Jaundice is a common condition that occurs in more than half of all full-term newborns and even more in pre-mature infants. Jaundice is recognized when a baby’s skin and whites of their eyes appear yellow. Babies develop this condition when they are unable to get rid of old red blood cells while replacing them with new ones. When the red blood cells break down, a substance called bilirubin is produced. Jaundice results when too much bilirubin accumulates in the body. This is what causes the yellow shading of the skin. In most cases, jaundice is harmless and easily treated.
Signs of Jaundice
To identify jaundice, it is best to examine your baby under natural light. If you press on your baby’s skin under natural light and notice an underlying yellow tone (before the area turns pink again), jaundice may be present.
Contact your physician immediately if your baby develops the following warning signs of severe jaundice:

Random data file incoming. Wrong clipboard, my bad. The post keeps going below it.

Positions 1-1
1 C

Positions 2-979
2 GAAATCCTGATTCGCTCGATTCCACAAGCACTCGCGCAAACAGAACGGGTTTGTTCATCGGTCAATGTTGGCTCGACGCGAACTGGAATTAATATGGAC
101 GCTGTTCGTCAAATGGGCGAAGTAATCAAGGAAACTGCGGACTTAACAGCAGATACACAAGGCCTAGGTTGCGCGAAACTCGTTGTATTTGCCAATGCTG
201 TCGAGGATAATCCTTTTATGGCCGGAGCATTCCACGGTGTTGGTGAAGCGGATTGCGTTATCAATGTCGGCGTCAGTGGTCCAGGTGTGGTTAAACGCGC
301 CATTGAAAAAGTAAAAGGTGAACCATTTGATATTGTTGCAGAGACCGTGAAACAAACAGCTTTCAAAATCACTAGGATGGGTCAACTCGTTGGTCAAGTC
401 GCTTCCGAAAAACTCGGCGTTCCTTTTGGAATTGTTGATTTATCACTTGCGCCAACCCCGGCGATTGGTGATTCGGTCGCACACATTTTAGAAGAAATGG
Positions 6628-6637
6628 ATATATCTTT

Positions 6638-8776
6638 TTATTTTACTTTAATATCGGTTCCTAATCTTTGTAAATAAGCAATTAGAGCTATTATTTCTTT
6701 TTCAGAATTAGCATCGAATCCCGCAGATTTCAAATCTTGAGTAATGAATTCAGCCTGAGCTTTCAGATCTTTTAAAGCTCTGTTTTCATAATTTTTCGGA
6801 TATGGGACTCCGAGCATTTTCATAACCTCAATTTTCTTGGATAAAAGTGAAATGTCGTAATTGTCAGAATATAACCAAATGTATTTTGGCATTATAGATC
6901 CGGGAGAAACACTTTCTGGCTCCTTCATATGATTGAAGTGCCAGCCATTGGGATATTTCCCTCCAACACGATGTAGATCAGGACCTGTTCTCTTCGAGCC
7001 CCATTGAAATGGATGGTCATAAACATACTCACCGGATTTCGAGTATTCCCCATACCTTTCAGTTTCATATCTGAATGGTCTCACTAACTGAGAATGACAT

- Dehydration (no urine passed in more than 8 hours, dry mouth, poor feeding)
- Yellowing of the skin and eyes within first 24 hours of life
- Yellow shading becomes a deep yellow or orange color
- Fever over 100.4°F
Your doctor may instruct you to treat jaundice by:
- Feeding your baby at least every two to three hours to help increase bowel movements, as this is the primary way to clear bilirubin
- Using phototherapy (blue light that breaks down bilirubin in the skin). In many cases, this can be done in the comfort of your home, by way of a “bili-blanket” or a set of lights shining down on the baby.
Consult with your physician during office hours if your baby:
- Has less than three good-sized bowel movements per day
- Has less than six wet diapers per day
- Does not get rid of the jaundice by day 14
If you suspect your baby has jaundice, consult with your physician. A simple blood test will measure your baby’s bilirubin levels to determine whether or not jaundice is present. As always, call your physician if you have any other questions or concerns.
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